within both of those organizations. It's public health, Ross, and so that that is how that will be brought to bear. A question that some have asked at Michigan State and Dr. linkara has been really supportive of is the concept of well, then is this just a health sciences thing? Well, in order for us to, to move the dial on improving healthcare, one of the reasons that I believe we were a sought after partner for Henry Ford, were the strengths outside of health sciences as well. So think about 1/3 of the spend in healthcare is waste. Well, we've got a world class supply chain, department in the the brode, college, Communication Arts, well, one of the focal areas of scholarship in our College of comm art is changing healthcare. You can look at the challenges that we face in terms of just helping people understand the importance of vaccines, and how we one rebuild trust in the community, particularly communities that have been underserved and have been taken advantage of in science and and how to rebuild that trust, right, our commitment to, you know, to Arts and Letters, for example, which has a deep commitment to how do you communicate to underrepresented communities and really build trust. And so we see that as critical and we've already mentioned extension. So although we will create this, this entity that will be accountable, and, and and driven, and will have its focus in health and healthcare, certainly the chance to leverage the strengths across Michigan State University as well as to bring opportunities to make a difference to our students across the university, our faculty across the university. We see that as a big part of this, if we're going to commit resources, we see this as something that needs to elevate the entire university. And And importantly, that is the way that will be most successful is by bringing all of those those skills, abilities and interest to bear.
Russ White 34:35
You both talked earlier in the conversation about fighting cancer being one of the key goals of the partnership, what is meant by a National Cancer Institute designation and why is that important?
Unknown Speaker 34:46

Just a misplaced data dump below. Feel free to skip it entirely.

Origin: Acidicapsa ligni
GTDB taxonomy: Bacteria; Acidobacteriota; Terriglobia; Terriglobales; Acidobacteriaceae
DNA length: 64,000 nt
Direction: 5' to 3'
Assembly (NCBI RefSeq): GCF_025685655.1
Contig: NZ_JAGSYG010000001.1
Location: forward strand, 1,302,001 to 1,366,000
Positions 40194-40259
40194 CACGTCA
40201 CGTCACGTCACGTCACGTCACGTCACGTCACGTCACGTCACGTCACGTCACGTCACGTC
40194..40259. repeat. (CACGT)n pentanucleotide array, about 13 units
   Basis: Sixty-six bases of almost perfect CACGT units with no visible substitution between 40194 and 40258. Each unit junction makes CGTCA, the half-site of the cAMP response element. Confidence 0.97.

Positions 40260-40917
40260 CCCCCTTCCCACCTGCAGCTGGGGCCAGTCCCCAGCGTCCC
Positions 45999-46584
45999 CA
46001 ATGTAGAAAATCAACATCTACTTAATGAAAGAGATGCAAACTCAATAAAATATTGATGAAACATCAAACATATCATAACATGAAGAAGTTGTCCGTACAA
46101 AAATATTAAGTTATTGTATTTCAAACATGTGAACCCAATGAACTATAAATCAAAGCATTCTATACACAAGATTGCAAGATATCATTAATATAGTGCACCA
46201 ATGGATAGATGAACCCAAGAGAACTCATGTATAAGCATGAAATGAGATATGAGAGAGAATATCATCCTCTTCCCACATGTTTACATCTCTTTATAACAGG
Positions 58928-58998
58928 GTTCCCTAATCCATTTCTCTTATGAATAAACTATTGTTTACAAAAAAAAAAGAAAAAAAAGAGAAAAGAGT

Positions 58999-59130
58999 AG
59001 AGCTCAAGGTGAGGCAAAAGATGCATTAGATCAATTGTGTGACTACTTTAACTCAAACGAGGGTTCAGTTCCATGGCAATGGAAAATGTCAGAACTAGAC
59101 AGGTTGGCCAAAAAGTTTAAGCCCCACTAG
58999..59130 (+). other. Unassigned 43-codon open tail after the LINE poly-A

I look at the NCI cancer designation is a path for us to commit to advance our research as well as innovation in clinical care. To me it is it is not the designation. It's That is a badge of honor. But that path for us to continue to build on what we have done so far, and achieve what we want to achieve, number one. Why is it important because it puts us also among, among other healthcare systems, as well as cancer programs nationally, that really have been on the same path of discovery, as well as Clinical Care Transformation. And, and we believe that we need to go down that path in order to continue to maintain and accelerate the cancer care that we deliver to our patients. So that investment we believe is important, but because the designation itself is something that we just want to hang on a wall, but it is the work that is needed for us to continue to build on our foundations of clinical research, translational research in cancer, and take this from bench to the bedside, to kind of accelerate that, to take some of the what we've learned in precision medicine, knowing what happens in cancer at the cellular and molecular level, and be able to kind of be part of the discovery of the new drug or the new approach to care for these patients be able to kind of transform healthcare, so that our patients that are getting cancer care, we are not looking at at them only from the perspective of the treatment itself. But what how do they perceive their treatment? How do they perceive their outcomes, what is important for them in that outcomes is that outcome the same between two patients who might have the same cancer, but might be coming from different perspective as how they look at their care. So it is more of a holistic, comprehensive approach to care that we are looking at building all the multidisciplinary teams not building them only, but also bringing them together because many of these have been built. But big bringing them together around the same table to make sure that we have the patient and the center and the interests of the patient as well as wishes and desires is what we are attending to